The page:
Through the generosity of the Elysium Farm Fund Grant I was able to attend the summer session of the Hannoveraner Verband Breeders Course in Verden, Germany. This course is offered every other year, rotating between a fall course focusing on stallions and a summer course focusing on mares.
The summer session of the Hannoveraner Verband Breeders Course is an intensive 6-day course consisting of lectures on the history of the Hanoverian horse, conformation and blood line analysis, visits to both small and large breeding farms, stallion stations, Celle & Adelheidsdorf, and attending many mare and foal shows. Our days started between 7:30-8am and we didn’t get home some nights until 11pm!
There was one repeatable theme throughout the course and Ingo Pape summarized it best, “you don’t breed a mare, you breed a dam line. And it is what this dam line has produced in the last 10 years that matters”. We have a good mare base here in the US, but it is small and still developing. I feel we need to encourage breeders to seek out these highly productive mare lines; the ones that have produced successful sport horses, stallion sons and premium mares.
The first day started with a lecture by Dr. Christmann on the history of the Hanoverian breed, some breeding statistics in Germany, and the breeding goals for the different sport horse disciplines of dressage, jumping, eventing and pleasure riding. He also discussed the criteria needed for mares to be placed in the studbook as well as stallion inspection, licensing and testing.
After the lecture we were presented a few of the stand out stallions including Londontime, Lissaro van de Helle, Furst Nymphenburg and Floratio. Sadly I forgot my camera that day but will update once I get some pictures sent to me by some of the other attendees.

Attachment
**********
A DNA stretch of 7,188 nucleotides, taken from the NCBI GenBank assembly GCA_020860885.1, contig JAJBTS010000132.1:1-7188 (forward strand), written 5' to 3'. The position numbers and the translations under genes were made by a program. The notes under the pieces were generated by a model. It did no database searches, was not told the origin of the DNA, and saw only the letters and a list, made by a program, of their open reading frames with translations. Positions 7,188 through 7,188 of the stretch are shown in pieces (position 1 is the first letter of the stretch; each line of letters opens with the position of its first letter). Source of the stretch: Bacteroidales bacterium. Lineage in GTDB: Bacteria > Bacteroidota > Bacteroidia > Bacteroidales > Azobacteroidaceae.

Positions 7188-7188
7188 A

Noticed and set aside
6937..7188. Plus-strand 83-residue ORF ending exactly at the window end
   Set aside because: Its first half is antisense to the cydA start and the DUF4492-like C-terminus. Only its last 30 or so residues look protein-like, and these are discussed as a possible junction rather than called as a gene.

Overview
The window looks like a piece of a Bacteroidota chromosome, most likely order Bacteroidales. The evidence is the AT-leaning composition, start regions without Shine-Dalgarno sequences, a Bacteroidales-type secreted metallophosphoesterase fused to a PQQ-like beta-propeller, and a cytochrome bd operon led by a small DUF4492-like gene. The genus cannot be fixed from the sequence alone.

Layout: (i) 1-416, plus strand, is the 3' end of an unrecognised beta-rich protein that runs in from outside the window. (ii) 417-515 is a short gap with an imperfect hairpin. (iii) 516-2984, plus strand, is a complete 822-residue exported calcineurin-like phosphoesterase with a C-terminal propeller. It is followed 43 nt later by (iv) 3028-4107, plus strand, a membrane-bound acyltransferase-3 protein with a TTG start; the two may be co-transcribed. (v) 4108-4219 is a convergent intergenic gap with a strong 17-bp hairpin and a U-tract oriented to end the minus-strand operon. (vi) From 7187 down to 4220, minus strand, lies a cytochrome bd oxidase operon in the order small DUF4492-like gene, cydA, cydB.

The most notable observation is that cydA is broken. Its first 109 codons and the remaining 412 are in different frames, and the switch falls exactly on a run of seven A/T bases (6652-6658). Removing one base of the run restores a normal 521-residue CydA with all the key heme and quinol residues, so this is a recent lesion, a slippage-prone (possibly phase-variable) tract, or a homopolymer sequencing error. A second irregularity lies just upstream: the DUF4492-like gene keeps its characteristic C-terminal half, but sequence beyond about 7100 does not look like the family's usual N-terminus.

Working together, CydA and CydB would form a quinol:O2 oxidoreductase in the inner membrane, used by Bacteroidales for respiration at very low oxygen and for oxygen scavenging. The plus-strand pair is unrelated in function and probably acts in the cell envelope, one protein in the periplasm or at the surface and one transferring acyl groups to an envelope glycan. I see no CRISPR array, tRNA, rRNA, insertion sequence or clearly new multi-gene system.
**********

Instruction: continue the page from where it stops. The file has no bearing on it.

I was most impressed with Lissaro and Furst Nymphenburg. Lissaro had such elasticity and self carriage as well a great demeanor. He was on the smaller side so might be a great stallion choice to downsize a larger mare. Furst Nymphenburg has huge presence with a large uphill frame and beautiful head/neck/shoulder (and the absolutely most beautiful liver chestnut color).
We attended four mare shows: Elmlohe, Dobrock, Bargstedt and Sandbostel. These shows are like nothing else I have seen before: it is hours of mare after mare entering the show triangle, one right after the other, in quick succession. The classes are broken down into two year old dressage mares, two year old jumping mares, three year old dressage mares with and without performance testing, three year old jumping mares with and without performance testing, four year old dressage mares, four year old jumping mares and finally mare families. First the mares enter the ring individually and are trotted in hand around the entire triangle, next they are walked in a straight line towards the judges and finally stood up for conformation analysis. At the end of each class the mares are presented as a group in a “walk ring” where they can be evaluated for comparison. Throughout the entire show we wore headsets so all the judges comments were translated for us into English.